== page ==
The output of the sign control steering means 74 including the sign value of the sine wave is coupled to the digital bandpass filter means 46, the output of which is coupled to digital-to-analog converter 48, the analog output of which is coupled to the analog post filter 50. The transmitter 18 has four external inputs, namely, the digital data input at data terminal 42 or 43 (FIG. 1), a mode select input 76 from the interface control 22 (FIG. 1), and the transmit strobe input 80, which is a constant, relatively high frequency clock under control of the timing control means 24 (FIG. 1).
The frequency selection means 60 is typically a read only memory with a capacity of seventeen words of at least twelve bits length. Each word specifies a different frequency. The output of the frequency selection means 60 is a constant which establishes increment size proportional to a characteristic frequency. The increment size value is applied to the parallel to serial converter 62. The most significant bits of the converter 62 are loaded with leading zeros to establish a 16-bit word. The 16-bit word is converted to a serial pulse train which is applied to a first input of the 1-bit adder 64. The second input of the 1-bit adder 64 is a feedback line 82 from the single bit output of the serial accumulator 66. The serial accumulator 66 serially accumulates a value representing the address of value in a continuous sine or cosine function. A phase continuous shifting of frequency is automatically established by selection of the increment size. The serial to parallel converter 68 converts the accumulator 66 output to parallel format. The seven most significant bits are applied to the bank of gates 70. Each EXCLUSIVE OR gate 70 is operative to mask the second most significant bit with each of the seven input bits. The resultant output of the bank EXCLUSIVE OR gates 70 is a 7-bit address. This output is applied to the cosine ROM 72, which is a 128-word 8-bit read only memory which stores the value of 128 samples of a sine wave in a quadrant. The sine wave accumulator 66 in connection with the EXCLUSIVE OR gates 70 generate the address of the selected sample of the sine wave. The 8-bit output of the cosine ROM 72, which is the value of the sine wave sample is applied to the sign control steering means 74, which is also a set of EXCLUSIVE OR gates. The sign is generated by EXCLUSIVE ORing the most significant bit of the serial to parallel converter 68 with each bit of the 8-bit value causing a ones complement of the ROM value when the MSB is one or allowing pass through of the ROM value when the MSB is zero and by appending the most significant bit as the ninth bit of the output bus of the sign control means 74.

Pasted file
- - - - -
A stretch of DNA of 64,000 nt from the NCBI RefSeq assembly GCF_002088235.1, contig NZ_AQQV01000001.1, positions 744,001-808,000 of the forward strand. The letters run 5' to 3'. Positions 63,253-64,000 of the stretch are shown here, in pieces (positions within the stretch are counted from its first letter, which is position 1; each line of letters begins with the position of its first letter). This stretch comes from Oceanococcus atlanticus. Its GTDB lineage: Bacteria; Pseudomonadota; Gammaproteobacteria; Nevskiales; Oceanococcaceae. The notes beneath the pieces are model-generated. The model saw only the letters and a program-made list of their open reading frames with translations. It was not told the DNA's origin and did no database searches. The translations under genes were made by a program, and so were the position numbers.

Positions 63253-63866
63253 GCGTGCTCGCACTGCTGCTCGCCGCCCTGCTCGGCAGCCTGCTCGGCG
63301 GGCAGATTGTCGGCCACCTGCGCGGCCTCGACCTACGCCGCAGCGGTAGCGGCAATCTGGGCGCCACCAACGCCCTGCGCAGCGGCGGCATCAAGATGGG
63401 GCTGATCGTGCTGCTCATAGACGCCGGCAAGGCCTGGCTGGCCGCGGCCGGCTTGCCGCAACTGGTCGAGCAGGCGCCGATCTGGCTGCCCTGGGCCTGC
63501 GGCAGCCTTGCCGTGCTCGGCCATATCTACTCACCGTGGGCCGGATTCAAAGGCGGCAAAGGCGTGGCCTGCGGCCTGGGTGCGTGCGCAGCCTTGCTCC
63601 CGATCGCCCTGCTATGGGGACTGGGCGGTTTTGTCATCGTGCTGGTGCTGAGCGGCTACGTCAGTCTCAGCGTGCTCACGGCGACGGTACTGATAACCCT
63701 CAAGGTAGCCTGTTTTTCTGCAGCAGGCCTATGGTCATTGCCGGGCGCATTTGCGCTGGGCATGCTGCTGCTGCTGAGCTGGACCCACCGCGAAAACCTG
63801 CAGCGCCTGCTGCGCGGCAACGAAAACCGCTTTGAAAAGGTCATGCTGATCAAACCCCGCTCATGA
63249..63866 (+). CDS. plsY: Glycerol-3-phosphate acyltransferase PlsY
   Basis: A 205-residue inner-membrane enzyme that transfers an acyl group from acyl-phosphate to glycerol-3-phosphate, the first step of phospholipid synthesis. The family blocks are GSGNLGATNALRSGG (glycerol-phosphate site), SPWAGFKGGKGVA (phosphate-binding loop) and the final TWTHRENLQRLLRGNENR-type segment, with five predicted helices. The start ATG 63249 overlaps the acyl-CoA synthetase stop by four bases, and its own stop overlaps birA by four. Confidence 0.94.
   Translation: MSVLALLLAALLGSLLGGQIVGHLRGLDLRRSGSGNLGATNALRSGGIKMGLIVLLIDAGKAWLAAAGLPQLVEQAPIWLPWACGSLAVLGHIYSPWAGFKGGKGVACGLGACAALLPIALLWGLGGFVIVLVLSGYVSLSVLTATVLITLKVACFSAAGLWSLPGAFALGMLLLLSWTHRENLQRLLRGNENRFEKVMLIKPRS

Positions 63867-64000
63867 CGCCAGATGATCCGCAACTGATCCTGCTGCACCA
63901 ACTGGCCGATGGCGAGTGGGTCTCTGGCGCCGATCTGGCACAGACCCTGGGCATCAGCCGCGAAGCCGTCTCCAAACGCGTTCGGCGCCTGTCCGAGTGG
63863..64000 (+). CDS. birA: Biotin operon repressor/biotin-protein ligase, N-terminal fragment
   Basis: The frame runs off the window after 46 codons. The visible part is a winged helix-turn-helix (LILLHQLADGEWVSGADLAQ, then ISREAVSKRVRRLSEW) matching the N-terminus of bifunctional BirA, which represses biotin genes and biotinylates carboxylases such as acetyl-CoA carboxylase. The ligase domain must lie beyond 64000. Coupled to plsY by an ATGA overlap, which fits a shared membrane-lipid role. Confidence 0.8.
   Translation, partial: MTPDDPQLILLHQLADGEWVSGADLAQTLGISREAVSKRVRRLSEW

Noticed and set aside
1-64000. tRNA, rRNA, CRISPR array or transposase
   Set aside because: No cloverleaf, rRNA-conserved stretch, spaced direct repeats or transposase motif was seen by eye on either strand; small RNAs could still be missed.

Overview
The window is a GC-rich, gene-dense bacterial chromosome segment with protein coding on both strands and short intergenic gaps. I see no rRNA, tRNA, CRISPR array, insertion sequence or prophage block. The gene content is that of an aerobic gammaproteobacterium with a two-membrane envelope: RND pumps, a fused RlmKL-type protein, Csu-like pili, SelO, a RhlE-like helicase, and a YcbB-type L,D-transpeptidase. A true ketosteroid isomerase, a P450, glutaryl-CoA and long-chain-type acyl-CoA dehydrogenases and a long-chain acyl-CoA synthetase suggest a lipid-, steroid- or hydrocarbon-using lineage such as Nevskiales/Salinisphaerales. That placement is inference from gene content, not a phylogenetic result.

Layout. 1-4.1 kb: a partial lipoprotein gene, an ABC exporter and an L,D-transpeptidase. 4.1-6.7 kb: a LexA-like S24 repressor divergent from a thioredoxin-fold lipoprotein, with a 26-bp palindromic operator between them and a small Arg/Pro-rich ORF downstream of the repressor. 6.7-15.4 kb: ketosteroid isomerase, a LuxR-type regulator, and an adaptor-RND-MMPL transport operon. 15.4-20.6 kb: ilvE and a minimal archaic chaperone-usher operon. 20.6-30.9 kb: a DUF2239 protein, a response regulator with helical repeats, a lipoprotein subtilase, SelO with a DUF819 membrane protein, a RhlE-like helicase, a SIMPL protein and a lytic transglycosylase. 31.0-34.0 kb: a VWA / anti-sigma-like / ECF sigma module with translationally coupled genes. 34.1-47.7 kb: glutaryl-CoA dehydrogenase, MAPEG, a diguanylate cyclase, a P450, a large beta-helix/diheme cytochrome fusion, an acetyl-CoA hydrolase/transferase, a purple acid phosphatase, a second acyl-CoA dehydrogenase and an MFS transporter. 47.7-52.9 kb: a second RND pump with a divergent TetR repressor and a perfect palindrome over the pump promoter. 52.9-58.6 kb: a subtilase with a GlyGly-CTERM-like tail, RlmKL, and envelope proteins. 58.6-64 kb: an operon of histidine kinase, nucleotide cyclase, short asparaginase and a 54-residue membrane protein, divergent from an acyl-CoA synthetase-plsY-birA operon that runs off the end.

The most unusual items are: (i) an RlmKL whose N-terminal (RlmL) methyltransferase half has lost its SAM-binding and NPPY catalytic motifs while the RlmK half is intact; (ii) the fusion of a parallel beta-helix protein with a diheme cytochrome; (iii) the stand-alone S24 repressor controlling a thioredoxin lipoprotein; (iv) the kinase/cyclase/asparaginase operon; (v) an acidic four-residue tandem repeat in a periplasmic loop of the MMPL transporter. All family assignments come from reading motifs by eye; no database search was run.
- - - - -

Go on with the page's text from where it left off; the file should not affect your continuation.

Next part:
The output of the sign control steering means 74 is applied to the bandpass filter means 46. The bandpass filter means 46 comprises a simple data processor centered around an arithmetic logic unit (ALU) 84 having two input ports 86 and 88, an output accumulator 90, a 40-word random access memory (RAM) scratchpad 92, a universal shift register (USR) 94, and two-input multiplexer whose output is the input shifted left or right up to seven bits and which is coupled to input port A 86, a multiplexer (MUX) 96 coupled to input port B 88, a control read only memory (ROM) 98, and a temporary buffer or holding register (T buffer) 100. A version of the filter structure is incorporated in the Am7901 manufactured by Advanced Micro Devices of Sunnyvale, Calif. and described in the patent disclosures incorporated herein by reference.
In the preferred configuration of the invention, the USR 94 is coupled to receive the digital input signal from the sign control steering means 74 at one multiplexed input, and the output of the accumulator 90 is applied to another multiplexed input of the USR 94. The output of the accumulator 90 is also applied to the T buffer 100 and to the DAC 48. The output of the T buffer 100 is multiplexed with the data output of the RAM 92 at MUX 96. The RAM 92 receives as data input the output data signals of the accumulator 90. The control ROM 98 controls the function of the ALU 84 and the address functions of the RAM 92. It should be understood that the other control signals are also employed to coordinate timing and like functions of the filter means 46. The USR 94 provides the multiplier function in the filter.
In the preferred embodiment of the invention, the digital filters 30, 46 use a modified form of canonic sign digit arithmetic with the minimum ones implementation. The canonic sign digit form of arithmetic is based on the use of three values, -1, 0, and +1. Consequently, there may be more than one representation of a particular value. The choice of representation is that with the minimum number of ones. The minimum ones implementation enables the elimination of clock pulses in a serial implementation and also eliminates the need to use an array multiplier as is the case with a more straightforward implementation of digital signal processing algorithms. The structure of the digital filters 30, 46 is particularly well adapted for implementing the programmable digital bandpass filters with fixed or slowly changing coefficients selected to pass the desired frequencies of the modulated FSK signal while rejecting all other frequencies. The parameters or coefficients which specify the filter characteristic are preselected according to the time domain characteristic of the bandpass function and then addressed in the appropriate data retrieval position of the control ROM 98 implementing the function in response to the mode control setting. The filters 30, 46 are a set of direct canonic second order sections in which multiplication is carried out by shifting bit positions in the USR 94 and in which additions and subtractions are carried out through the arithmetic logic unit 84.